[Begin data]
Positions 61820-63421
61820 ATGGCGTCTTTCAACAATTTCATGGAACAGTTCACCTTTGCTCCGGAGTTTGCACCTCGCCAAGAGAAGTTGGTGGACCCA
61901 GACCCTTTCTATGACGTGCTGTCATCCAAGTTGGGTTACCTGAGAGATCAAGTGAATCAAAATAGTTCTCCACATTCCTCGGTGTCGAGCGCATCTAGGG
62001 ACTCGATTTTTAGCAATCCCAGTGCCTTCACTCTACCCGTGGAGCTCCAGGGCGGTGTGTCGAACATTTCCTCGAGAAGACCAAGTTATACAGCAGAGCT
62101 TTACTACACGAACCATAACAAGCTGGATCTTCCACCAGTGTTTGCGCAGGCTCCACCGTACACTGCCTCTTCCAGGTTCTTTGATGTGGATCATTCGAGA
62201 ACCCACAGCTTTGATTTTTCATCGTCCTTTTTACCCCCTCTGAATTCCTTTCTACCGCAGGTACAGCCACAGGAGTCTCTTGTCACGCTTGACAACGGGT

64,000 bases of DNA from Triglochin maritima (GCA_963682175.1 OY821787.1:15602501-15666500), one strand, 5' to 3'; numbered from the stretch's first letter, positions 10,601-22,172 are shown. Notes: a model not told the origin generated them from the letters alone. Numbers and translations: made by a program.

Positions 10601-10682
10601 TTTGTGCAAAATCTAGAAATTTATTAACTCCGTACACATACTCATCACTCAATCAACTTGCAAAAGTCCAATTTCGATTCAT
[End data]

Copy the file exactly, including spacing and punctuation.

Positions 61820-63421
61820 ATGGCGTCTTTCAACAATTTCATGGAACAGTTCACCTTTGCTCCGGAGTTTGCACCTCGCCAAGAGAAGTTGGTGGACCCA
61901 GACCCTTTCTATGACGTGCTGTCATCCAAGTTGGGTTACCTGAGAGATCAAGTGAATCAAAATAGTTCTCCACATTCCTCGGTGTCGAGCGCATCTAGGG
62001 ACTCGATTTTTAGCAATCCCAGTGCCTTCACTCTACCCGTGGAGCTCCAGGGCGGTGTGTCGAACATTTCCTCGAGAAGACCAAGTTATACAGCAGAGCT
62101 TTACTACACGAACCATAACAAGCTGGATCTTCCACCAGTGTTTGCGCAGGCTCCACCGTACACTGCCTCTTCCAGGTTCTTTGATGTGGATCATTCGAGA
62201 ACCCACAGCTTTGATTTTTCATCGTCCTTTTTACCCCCTCTGAATTCCTTTCTACCGCAGGTACAGCCACAGGAGTCTCTTGTCACGCTTGACAACGGGT

64,000 bases of DNA from Triglochin maritima (GCA_963682175.1 OY821787.1:15602501-15666500), one strand, 5' to 3'; numbered from the stretch's first letter, positions 10,601-22,172 are shown. Notes: a model not told the origin generated them from the letters alone. Numbers and translations: made by a program.

Positions 10601-10682
10601 TTTGTGCAAAATCTAGAAATTTATTAACTCCGTACACATACTCATCACTCAATCAACTTGCAAAAGTCCAATTTCGATTCAT